The Forgetting Machine : Memory, Perception, and the “Jennifer Aniston Neuron”

Rodrigo Quian Quiroga

Dan Woren (Narrator)

10-03-17

4hrs 13min

Abridgement

Unabridged

Genre

Nonfiction/Psychology

As low as $0.00
Play Audio Sample

10-03-17

4hrs 13min

Abridgement

Unabridged

Genre

Nonfiction/Psychology

Description

“Rodrigo Quian Quiroga is one of those rare computational neuroscientists who really knows how to bring complex and abstract concepts to a popular audience. This charming and informative book explains current understanding of how memories are encoded in the brain in elegant prose.” Nature

If we lose our memories, are we still ourselves? Is identity merely a collection of electrical impulses? What separates us from animals, or from computers?

From Plato to Westworld, these questions have fascinated and befuddled philosophers, artists, and scientists for centuries. In The Forgetting Machine, neuroscientist Rodrigo Quiroga explains how the mechanics of memory illuminates these discussions, with implications for everything from understanding Alzheimer’s disease to the technology of artificial intelligence.

You’ll also learn about the research behind what Quiroga coined “Jennifer Aniston Neurons”—cells in the human brain that are responsible for representing specific concepts, such as recognizing a certain celebrity’s face. The discovery of these neurons opens new windows into the workings of human memory.

In this accessible, fascinating look at the science of remembering, you’ll learn how we turn perceptions into memories, how language shapes our experiences, and the crucial role forgetting plays in human recollection. You’ll see how electricity, chemistry, and abstraction combine to form something more than the human brain—the human mind. And you’ll gain surprising insight into what our brains can tell us about who we are.

The Forgetting Machine takes us on a journey through science and science fiction, philosophy and identity, using what we know about how we remember (and forget) to explore the very roots of what makes us human.

Praise

“Rodrigo Quian Quiroga is one of those rare computational neuroscientists who really knows how to bring complex and abstract concepts to a popular audience. This charming and informative book explains current understanding of how memories are encoded in the brain in elegant prose.” Nature

“Quiroga offers up a remarkably readable introduction to how human memory operates.” Choice magazine

“A noted brain scientist takes the reader on an exciting whirlwind tour of vision and memory. ” Christof Koch, chief scientist and president, Allen Institute for Brain Science, Seattle

“A fascinating and memorable journey into the riddles of human perception and memory.” Yadin Dudai, professor, Weizmann Institute of Science and New York University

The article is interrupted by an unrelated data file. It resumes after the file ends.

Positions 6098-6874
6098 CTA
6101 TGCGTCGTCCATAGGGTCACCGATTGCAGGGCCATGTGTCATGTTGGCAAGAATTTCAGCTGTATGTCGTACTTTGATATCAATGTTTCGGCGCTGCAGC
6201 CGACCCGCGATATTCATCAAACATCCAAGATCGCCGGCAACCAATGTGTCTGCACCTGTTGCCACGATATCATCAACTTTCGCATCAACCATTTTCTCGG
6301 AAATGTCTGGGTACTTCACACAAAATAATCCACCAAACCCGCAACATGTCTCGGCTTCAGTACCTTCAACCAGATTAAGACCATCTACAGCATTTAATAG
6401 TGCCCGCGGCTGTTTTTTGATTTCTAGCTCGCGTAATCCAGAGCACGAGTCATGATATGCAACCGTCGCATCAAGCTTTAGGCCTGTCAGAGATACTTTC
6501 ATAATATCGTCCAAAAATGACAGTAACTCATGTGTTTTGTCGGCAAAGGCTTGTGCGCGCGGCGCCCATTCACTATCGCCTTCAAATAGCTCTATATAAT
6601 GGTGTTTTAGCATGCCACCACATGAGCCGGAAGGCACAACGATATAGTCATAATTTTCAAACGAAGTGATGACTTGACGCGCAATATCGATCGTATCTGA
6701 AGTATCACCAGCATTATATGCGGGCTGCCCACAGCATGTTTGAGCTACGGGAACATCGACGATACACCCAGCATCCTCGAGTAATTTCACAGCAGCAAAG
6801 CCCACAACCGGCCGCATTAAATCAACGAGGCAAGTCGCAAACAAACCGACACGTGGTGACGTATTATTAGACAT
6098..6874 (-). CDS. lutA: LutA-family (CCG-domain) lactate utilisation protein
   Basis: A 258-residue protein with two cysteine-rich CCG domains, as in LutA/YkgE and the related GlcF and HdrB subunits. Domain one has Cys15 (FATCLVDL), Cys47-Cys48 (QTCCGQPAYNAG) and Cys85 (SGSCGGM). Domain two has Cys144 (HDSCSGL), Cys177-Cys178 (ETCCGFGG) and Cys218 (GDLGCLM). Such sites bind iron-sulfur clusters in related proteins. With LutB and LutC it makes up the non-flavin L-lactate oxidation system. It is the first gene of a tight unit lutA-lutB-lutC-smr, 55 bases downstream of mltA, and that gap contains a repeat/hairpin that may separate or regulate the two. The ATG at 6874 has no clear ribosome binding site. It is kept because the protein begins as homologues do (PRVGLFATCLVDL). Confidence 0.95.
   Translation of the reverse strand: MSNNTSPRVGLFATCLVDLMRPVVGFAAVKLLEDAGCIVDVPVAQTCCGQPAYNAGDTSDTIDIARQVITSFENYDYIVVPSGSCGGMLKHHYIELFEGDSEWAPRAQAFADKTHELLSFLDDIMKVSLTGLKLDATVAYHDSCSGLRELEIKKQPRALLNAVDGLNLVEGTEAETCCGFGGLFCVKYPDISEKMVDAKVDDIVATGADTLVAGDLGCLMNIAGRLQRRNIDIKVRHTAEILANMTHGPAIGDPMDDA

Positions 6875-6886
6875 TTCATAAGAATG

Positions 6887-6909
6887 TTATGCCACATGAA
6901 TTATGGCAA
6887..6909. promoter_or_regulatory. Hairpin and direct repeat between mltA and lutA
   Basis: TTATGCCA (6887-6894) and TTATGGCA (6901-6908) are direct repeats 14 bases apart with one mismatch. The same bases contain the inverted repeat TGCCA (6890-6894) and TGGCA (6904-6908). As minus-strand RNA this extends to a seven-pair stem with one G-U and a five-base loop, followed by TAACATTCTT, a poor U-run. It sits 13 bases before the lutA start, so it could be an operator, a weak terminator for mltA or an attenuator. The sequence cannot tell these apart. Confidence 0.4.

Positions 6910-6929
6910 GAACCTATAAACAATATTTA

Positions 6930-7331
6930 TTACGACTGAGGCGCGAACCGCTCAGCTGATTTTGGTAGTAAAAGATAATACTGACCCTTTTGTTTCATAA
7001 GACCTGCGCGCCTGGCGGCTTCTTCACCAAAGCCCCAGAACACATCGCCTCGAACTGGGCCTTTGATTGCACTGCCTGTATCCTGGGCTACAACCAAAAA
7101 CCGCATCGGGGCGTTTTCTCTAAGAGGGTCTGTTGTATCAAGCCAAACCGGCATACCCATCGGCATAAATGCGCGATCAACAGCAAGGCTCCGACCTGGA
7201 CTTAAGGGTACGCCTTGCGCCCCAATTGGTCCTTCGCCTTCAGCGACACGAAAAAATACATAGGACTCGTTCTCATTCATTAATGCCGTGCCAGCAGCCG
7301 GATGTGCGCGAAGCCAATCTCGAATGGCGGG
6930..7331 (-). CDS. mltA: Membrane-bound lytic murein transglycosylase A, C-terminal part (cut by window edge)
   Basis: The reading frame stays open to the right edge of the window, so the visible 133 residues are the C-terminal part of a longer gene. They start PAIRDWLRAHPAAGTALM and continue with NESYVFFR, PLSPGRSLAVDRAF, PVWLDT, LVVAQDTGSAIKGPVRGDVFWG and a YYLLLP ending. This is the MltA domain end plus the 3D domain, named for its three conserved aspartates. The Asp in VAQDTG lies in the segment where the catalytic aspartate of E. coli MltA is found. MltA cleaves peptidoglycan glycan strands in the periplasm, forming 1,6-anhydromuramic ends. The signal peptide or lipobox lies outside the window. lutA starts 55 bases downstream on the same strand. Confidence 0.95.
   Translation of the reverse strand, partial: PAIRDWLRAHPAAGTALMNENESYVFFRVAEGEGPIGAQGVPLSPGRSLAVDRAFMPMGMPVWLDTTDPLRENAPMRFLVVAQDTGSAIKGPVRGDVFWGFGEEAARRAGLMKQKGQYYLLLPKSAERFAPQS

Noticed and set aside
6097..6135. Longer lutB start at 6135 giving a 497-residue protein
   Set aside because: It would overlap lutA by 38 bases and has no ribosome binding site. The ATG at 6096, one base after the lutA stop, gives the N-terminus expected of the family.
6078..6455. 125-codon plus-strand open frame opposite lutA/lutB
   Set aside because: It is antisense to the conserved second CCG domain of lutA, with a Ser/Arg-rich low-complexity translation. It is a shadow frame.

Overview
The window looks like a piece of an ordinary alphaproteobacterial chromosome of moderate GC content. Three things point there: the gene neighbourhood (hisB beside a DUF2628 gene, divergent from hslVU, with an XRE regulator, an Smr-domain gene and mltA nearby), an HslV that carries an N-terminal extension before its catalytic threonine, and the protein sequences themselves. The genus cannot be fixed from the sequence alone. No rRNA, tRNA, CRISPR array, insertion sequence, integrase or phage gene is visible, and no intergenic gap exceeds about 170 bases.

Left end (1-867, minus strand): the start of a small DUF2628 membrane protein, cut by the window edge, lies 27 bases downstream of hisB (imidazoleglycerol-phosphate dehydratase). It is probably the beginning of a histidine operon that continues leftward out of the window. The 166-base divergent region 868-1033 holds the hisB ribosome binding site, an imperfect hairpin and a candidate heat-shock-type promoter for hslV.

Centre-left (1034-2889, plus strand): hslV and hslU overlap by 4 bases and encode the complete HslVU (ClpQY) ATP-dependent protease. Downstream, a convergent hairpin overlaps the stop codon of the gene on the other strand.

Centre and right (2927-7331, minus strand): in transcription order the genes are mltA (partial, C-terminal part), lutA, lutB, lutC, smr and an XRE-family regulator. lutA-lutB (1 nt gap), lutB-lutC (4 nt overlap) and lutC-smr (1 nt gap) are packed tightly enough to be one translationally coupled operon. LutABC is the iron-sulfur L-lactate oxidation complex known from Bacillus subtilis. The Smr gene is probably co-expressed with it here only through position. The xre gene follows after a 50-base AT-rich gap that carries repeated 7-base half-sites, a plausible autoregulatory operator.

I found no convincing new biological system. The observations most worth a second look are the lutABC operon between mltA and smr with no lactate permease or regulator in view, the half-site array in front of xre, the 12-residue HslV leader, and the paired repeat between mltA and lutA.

“Quiroga beguiles the reader with his fascinating accounts of how our very fallible memory machine attempts to function.” People behind the Science podcast

Details
More Information
Language English
Release Day Oct 2, 2017
Release Date October 3, 2017
Release Date Machine 1506988800
Imprint Blackstone Publishing
Provider Blackstone Publishing
Categories New In Non-Fiction, Health & Wellness, Psychology & Mental Health, Science & Engineering, Science, Nonfiction - Adult, Nonfiction - All
Author Bio
Rodrigo Quian Quiroga

Rodrigo Quian Quiroga is a neuroscientist at the University of Leicester UK. He holds a research chair and is the director of the Center for Systems Neuroscience and the head of the bioengineering at the University of Leicester. In 2010, he obtained the Royal Society Wolfson Research Merit Award. His main research interest is on the study of the principles of visual perception and memory. Together with colleagues at Caltech and UCLA, he discovered what has been named “concept cells” or “Jennifer Aniston neurons”―neurons in the human brain that play a key role in memory formation.

Narrator Bio
Dan Woren

Dan Woren is an American voice actor and Earphones Award–winning narrator. He has worked extensively in animation, video games, and feature films. He is best known for his many roles in anime productions such as Bleach and as the voice of Sub-Zero in the video game Mortal Kombat.

Overview

If we lose our memories, are we still ourselves? Is identity merely a collection of electrical impulses? What separates us from animals, or from computers?

From Plato to Westworld, these questions have fascinated and befuddled philosophers, artists, and scientists for centuries. In The Forgetting Machine, neuroscientist Rodrigo Quiroga explains how the mechanics of memory illuminates these discussions, with implications for everything from understanding Alzheimer’s disease to the technology of artificial intelligence.

You’ll also learn about the research behind what Quiroga coined “Jennifer Aniston Neurons”—cells in the human brain that are responsible for representing specific concepts, such as recognizing a certain celebrity’s face. The discovery of these neurons opens new windows into the workings of human memory.

In this accessible, fascinating look at the science of remembering, you’ll learn how we turn perceptions into memories, how language shapes our experiences, and the crucial role forgetting plays in human recollection. You’ll see how electricity, chemistry, and abstraction combine to form something more than the human brain—the human mind. And you’ll gain surprising insight into what our brains can tell us about who we are.

The Forgetting Machine takes us on a journey through science and science fiction, philosophy and identity, using what we know about how we remember (and forget) to explore the very roots of what makes us human.

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